Having a fire extinguisher in your home can mean the difference between a small fire accident and a serious fire which may damage a large portion of your home and/or injure you or your loved ones. However, not all extinguishers are the same, just like not all fires are the same, and using the wrong extinguisher on a fire can actually make it worse. That’s why it is important to familiarize yourself with the kinds of home fire extinguishers and when and how to use them. In this article safety professionals from Red Truck Fire & Safety Co. will share some basics about fire extinguishers in your home.
Unlike professional and commercial extinguishers which come in several varieties, extinguishers intended for home use are split into three basic categories – A, B, and C.
Extinguishers labeled A are used for putting out fires caused by solid fuels such as wood, paper, or cloth. They are the most common type of extinguishers, but you need to be careful how you use them because they are not suitable for putting out kitchen fires caused by cooking.
If you experience a fire caused by a liquid fuel or cooking oil, you will need to use a class B extinguisher. Most extinguishers also have a label saying how effective they are against the type of fire they are supposed to put out.
So a 4-B will be better that 2-B, but also more expensive, so you will need to decide on your own how to prioritize between the two.
Finally, class C extinguishers are used to put out fires caused by electrical malfunctions. These extinguishers have no rating, but the chemicals in the container will not conduct electricity, and that is the most important thing when it comes to electrical fires.
Extinguishers intended for home use come in 3 sizes, all of which are smaller than the standard size of a commercial extinguisher. The reason why this is the case is because the people who are intended to use these extinguishers are most likely not trained and the fires that need to be put out are smaller.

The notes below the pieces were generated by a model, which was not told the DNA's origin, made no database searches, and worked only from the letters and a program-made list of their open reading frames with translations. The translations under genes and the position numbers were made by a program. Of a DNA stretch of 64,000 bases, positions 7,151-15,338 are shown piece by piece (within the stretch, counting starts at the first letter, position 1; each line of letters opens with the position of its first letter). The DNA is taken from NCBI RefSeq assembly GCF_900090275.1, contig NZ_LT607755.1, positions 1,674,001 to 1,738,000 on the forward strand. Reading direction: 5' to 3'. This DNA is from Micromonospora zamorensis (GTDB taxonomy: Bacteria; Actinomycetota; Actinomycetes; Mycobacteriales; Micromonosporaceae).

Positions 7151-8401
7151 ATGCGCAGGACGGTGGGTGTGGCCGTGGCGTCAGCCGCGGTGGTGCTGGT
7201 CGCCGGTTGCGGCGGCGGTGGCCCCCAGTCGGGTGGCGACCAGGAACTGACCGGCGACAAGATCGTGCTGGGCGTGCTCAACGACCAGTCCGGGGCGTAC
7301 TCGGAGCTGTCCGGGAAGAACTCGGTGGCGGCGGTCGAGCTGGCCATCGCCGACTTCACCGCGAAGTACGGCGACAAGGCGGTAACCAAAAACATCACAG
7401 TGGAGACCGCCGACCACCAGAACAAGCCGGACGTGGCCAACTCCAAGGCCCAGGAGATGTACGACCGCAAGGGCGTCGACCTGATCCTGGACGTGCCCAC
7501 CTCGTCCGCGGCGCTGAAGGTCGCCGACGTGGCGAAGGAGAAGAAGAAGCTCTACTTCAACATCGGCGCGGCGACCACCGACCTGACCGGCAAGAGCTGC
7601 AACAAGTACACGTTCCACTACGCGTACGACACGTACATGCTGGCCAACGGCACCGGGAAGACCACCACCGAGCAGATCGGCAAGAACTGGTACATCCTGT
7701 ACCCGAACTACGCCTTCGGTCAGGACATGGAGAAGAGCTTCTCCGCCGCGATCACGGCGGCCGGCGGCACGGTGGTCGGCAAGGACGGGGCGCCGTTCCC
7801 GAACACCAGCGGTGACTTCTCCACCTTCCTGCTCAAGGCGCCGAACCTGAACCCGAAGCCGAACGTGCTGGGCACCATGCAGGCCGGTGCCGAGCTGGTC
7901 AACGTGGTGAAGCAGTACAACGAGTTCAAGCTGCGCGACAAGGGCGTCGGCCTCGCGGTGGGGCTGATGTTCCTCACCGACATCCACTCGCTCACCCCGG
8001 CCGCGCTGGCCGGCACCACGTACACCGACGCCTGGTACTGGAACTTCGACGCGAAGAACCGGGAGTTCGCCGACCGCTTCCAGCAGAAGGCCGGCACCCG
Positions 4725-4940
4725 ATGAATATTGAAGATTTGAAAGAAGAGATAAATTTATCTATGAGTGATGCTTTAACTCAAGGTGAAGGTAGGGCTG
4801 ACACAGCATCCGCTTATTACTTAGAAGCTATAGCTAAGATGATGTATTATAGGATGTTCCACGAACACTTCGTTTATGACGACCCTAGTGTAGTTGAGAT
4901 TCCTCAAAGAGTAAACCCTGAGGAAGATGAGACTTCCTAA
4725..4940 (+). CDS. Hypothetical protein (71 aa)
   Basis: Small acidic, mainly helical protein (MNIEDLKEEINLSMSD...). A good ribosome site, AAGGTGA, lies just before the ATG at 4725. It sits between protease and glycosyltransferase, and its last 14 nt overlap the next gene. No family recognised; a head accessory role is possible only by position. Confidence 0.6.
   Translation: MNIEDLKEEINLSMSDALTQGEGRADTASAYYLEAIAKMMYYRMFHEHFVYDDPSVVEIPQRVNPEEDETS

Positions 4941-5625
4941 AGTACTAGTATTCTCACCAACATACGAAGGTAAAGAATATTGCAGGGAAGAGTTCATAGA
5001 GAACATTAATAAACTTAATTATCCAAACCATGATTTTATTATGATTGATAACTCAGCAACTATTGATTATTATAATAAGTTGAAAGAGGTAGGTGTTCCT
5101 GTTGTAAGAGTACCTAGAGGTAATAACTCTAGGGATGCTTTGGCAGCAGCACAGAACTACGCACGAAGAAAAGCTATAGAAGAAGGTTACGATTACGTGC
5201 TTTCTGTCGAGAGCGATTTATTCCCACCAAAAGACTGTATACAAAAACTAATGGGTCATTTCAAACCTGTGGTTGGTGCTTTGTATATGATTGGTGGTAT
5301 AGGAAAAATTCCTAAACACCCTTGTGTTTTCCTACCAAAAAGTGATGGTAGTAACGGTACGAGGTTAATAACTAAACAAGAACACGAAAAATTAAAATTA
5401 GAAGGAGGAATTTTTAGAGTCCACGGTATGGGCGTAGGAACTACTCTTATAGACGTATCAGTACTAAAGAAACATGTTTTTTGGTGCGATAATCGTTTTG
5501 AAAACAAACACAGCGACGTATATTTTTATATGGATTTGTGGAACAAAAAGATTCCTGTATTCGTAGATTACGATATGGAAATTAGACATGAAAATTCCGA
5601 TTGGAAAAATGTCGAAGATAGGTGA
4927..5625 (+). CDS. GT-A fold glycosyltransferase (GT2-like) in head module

These are really small and most commonly, they’re non-refillable, meaning that you will need to throw them away if and when they are expended. These tanks are best used for really small fires, so keep them close.
Five-pound extinguishers are very common in the household and are often kept in the kitchen where the majority of house fires start. Due to their size, they can be equipped with a hose which should help you use it more effectively.
The largest size recommended for home use is the 10 pound one. These tanks are relatively large and more difficult to handle, which is why they are recommended to keep somewhere where it will not be in the way, but from where it can easily be retrieved if needed. Just like the 5-pound ones, these extinguishers come with a hose which helps direct the chemicals at the fire more directly and efficiently.
How Extinguishers Are Used
Even the simplified home use extinguishers need to be handled properly in order to do their jobs. The simplest way to put it is to use the acronym PASS.
P stands for pulling the safety pin on the top of the extinguisher.
A stands for aiming the nozzle at the base of the fire rather than onto the flames themselves. You need to put out the source of the fire.
S stands for squeezing the lever to start spraying the chemical. Squeeze and hold the lever and make sure that the canister is in the upright position.
S stands for sweeping motion which you should use to spread the chemical onto the base of the flame until the extinguisher is empty.
Once the fire extinguisher is empty, you can have it recharged by a fire extinguisher service or replace it if it is not rechargeable. Knowing a bit more about fire extinguishers can mean the difference between having a small fire easily contained and a serious house fire which can cause a lot of property damage and injure you or your loved ones, so take the extra step and learn the basics.